FirstEnergy Corp. (NYSE: FE) and American Municipal Power, Inc. (AMP) have entered into a non-binding memorandum of understanding (MOU) to site, build and operate a natural gas-fired peaking facility located on the grounds of FirstEnergy's existing coal-fired Eastlake Plant in Eastlake, Ohio. The proposed project is subject to regulatory approval.
As part of the non-binding MOU, FirstEnergy would supervise construction of the four combustion turbine units that are capable of producing 873 megawatts (MW). AMP will provide the construction financing and own 75 percent of the generation output upon completion, while FirstEnergy will fund and own the remaining 25 percent of the output in 2016. Plans call for the facility to be operational in early 2016.
Adding new generation is expected to reduce or extend the timeframe for some of the previously announced transmission projects planned by FirstEnergy by alternatively addressing reliability concerns resulting from power plants being deactivated in the region due to new U.S. Environmental Protection Agency rules.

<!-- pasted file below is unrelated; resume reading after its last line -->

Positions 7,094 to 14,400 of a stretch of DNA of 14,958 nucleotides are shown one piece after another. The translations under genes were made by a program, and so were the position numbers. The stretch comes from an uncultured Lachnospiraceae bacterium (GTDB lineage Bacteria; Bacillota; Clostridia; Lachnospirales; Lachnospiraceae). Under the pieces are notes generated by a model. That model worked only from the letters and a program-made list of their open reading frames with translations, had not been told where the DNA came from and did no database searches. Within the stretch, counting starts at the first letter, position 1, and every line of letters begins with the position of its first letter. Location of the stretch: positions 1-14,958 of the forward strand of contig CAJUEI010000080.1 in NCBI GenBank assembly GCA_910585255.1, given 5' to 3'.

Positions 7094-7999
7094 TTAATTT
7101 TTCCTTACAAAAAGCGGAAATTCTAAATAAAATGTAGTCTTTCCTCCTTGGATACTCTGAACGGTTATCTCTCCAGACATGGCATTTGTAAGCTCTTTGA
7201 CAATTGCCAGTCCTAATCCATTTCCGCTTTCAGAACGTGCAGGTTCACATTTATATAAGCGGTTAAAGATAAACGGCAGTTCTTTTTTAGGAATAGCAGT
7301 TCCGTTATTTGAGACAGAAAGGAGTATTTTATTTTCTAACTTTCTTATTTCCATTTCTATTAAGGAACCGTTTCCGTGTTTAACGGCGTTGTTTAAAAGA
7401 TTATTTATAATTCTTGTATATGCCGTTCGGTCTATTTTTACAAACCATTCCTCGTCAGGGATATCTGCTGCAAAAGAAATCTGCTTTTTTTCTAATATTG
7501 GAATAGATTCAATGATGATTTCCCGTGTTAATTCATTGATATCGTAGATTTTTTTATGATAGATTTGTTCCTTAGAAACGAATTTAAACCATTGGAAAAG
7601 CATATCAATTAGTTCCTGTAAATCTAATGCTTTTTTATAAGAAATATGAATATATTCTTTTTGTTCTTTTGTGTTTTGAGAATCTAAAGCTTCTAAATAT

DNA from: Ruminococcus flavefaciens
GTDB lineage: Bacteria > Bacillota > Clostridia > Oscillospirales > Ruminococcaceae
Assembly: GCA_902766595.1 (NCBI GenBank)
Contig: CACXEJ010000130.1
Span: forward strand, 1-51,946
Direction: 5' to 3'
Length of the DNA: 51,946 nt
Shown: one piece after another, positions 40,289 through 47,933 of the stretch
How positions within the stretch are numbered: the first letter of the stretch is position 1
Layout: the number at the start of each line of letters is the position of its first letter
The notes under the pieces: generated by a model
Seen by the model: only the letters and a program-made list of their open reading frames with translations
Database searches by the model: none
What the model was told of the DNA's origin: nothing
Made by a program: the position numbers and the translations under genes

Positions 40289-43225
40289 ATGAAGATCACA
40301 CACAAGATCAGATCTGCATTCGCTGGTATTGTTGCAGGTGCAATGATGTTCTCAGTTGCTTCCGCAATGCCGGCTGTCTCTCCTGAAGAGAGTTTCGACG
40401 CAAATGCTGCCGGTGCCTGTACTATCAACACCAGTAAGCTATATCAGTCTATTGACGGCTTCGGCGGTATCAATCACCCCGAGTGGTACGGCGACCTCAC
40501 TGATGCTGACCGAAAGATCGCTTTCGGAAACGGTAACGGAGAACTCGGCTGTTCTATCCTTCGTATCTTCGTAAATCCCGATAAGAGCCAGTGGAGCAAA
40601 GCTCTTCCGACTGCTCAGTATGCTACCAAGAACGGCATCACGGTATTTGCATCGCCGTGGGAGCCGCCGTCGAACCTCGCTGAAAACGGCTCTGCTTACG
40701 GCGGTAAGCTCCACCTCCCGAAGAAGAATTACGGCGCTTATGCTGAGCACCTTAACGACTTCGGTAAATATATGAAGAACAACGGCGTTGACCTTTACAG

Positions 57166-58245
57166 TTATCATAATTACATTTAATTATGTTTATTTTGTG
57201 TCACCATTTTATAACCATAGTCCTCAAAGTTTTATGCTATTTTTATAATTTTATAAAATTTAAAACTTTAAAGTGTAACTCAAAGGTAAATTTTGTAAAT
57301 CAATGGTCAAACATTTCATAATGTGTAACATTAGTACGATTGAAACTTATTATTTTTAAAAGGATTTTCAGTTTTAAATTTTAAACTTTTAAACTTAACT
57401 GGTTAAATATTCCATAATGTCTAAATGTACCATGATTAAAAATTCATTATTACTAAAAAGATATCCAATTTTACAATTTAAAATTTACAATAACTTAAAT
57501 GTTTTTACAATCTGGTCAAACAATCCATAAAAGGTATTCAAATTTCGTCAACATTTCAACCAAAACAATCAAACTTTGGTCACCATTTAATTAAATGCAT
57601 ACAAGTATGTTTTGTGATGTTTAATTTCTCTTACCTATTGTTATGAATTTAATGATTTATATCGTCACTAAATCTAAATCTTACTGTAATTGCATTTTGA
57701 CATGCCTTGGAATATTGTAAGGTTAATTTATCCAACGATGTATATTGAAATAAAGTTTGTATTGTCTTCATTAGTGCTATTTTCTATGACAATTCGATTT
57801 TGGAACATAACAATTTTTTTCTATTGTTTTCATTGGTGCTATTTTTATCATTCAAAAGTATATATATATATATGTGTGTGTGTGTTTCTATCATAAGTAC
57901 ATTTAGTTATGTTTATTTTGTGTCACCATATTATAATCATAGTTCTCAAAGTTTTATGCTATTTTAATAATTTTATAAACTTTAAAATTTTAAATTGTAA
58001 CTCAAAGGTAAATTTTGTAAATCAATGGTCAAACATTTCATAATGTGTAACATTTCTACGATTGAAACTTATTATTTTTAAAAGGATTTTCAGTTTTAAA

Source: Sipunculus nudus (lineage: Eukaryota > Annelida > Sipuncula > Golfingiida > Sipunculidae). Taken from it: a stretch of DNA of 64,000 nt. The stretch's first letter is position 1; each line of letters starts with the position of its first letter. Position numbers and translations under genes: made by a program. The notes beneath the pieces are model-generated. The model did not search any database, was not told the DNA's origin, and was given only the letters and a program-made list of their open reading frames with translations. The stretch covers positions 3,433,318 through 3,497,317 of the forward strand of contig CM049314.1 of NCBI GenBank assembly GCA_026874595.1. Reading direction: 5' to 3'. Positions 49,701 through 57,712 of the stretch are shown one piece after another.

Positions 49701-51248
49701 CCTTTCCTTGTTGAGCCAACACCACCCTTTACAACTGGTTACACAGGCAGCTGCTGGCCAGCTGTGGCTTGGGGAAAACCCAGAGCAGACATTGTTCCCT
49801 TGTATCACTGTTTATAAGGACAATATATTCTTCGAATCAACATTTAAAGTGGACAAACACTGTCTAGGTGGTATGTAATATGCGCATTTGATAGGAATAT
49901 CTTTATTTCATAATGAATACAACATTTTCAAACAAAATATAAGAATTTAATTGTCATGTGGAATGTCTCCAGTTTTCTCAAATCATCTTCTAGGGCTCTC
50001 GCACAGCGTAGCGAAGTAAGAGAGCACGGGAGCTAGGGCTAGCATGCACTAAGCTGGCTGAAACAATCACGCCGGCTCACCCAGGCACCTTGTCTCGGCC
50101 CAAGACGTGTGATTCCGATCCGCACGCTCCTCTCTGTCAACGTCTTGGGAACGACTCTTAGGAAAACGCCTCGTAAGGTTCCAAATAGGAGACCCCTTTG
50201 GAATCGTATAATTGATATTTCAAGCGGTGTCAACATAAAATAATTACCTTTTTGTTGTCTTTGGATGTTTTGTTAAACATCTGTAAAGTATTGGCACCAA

"This project is expected to reduce our estimated transmission spending for projects related to plant deactivations by about $200 million through 2016," said Mark T. Clark, executive vice president and chief financial officer, FirstEnergy. "Our estimated transmission spend could then be in the $500 to $700 million range, with approximately $150 million of that total to be incurred in 2013."
Plant construction is expected to begin in the latter half of 2014 and will take approximately 15 – 20 months to complete. It is expected that up to 150 temporary construction jobs will be created for this project.
FirstEnergy's Eastlake Plant was selected for the new combustion turbines due to its existing transmission system interconnections and the fact it is located in a region that could be impacted by the deactivation of older power plants. Earlier this year, FirstEnergy announced that nine older, coal-fired power plants, including the Eastlake Plant, would be deactivated as a result of the U.S. Environmental Protection Agency's new Mercury and Air Toxics Standards (MATS) and other environmental regulations.